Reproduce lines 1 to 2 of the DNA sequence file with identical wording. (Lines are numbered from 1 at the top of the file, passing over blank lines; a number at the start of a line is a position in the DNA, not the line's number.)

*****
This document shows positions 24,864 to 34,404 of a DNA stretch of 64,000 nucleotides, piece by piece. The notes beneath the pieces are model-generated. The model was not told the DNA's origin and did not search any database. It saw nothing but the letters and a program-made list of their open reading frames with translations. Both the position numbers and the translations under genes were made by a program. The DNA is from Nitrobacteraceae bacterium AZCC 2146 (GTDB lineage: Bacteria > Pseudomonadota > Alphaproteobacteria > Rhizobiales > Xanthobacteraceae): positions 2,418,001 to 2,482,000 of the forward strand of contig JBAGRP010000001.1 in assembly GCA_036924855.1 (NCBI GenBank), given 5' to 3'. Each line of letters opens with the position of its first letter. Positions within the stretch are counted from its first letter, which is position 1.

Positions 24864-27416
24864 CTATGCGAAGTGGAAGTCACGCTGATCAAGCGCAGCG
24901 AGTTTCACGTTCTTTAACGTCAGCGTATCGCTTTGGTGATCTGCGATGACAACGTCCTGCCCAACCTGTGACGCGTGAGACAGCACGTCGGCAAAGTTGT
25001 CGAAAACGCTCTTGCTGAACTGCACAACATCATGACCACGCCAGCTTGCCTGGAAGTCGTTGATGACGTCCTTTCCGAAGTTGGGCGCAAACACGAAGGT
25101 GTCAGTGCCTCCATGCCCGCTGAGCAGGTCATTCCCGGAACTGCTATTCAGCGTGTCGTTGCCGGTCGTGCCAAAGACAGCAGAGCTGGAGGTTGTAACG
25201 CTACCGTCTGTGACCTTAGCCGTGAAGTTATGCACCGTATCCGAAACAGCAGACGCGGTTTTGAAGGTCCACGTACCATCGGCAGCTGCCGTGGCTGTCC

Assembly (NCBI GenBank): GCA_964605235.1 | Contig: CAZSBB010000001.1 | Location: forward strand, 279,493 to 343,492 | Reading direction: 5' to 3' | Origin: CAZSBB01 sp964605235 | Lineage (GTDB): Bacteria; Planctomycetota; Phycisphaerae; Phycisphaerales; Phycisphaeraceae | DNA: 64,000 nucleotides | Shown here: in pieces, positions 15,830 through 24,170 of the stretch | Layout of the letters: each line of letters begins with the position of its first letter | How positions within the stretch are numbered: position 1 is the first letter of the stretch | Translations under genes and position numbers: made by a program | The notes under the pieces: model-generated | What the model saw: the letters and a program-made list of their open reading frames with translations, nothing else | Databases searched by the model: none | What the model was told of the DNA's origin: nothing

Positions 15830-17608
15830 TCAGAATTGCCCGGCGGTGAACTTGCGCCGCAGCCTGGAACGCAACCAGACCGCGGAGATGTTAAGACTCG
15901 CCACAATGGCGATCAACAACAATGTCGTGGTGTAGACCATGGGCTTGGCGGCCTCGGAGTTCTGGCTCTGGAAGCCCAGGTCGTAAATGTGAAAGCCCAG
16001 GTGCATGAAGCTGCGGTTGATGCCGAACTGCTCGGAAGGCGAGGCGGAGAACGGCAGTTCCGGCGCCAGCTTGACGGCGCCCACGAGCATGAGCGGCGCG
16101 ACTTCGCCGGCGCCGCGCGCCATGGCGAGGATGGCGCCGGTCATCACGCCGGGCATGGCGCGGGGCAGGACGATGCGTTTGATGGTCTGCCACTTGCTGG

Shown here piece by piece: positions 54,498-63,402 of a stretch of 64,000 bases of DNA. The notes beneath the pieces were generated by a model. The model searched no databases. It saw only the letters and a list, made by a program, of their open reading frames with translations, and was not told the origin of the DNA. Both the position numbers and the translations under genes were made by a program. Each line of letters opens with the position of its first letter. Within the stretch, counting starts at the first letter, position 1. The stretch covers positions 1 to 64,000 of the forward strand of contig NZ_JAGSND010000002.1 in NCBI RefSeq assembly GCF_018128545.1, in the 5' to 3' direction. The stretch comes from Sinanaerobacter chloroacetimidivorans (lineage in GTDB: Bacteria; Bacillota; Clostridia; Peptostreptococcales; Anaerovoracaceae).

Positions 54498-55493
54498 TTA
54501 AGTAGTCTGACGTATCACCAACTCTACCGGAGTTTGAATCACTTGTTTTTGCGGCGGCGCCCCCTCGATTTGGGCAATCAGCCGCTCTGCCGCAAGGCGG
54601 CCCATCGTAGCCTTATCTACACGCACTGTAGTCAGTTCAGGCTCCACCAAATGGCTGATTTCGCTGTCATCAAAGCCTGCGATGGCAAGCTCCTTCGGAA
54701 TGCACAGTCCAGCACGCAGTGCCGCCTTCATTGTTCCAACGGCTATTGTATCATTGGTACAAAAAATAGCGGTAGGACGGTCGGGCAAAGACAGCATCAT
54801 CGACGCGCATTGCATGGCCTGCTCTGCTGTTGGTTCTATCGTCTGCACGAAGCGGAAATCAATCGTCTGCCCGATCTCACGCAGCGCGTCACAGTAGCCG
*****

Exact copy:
This document shows positions 24,864 to 34,404 of a DNA stretch of 64,000 nucleotides, piece by piece. The notes beneath the pieces are model-generated. The model was not told the DNA's origin and did not search any database. It saw nothing but the letters and a program-made list of their open reading frames with translations. Both the position numbers and the translations under genes were made by a program. The DNA is from Nitrobacteraceae bacterium AZCC 2146 (GTDB lineage: Bacteria > Pseudomonadota > Alphaproteobacteria > Rhizobiales > Xanthobacteraceae): positions 2,418,001 to 2,482,000 of the forward strand of contig JBAGRP010000001.1 in assembly GCA_036924855.1 (NCBI GenBank), given 5' to 3'. Each line of letters opens with the position of its first letter. Positions within the stretch are counted from its first letter, which is position 1.

Positions 24864-27416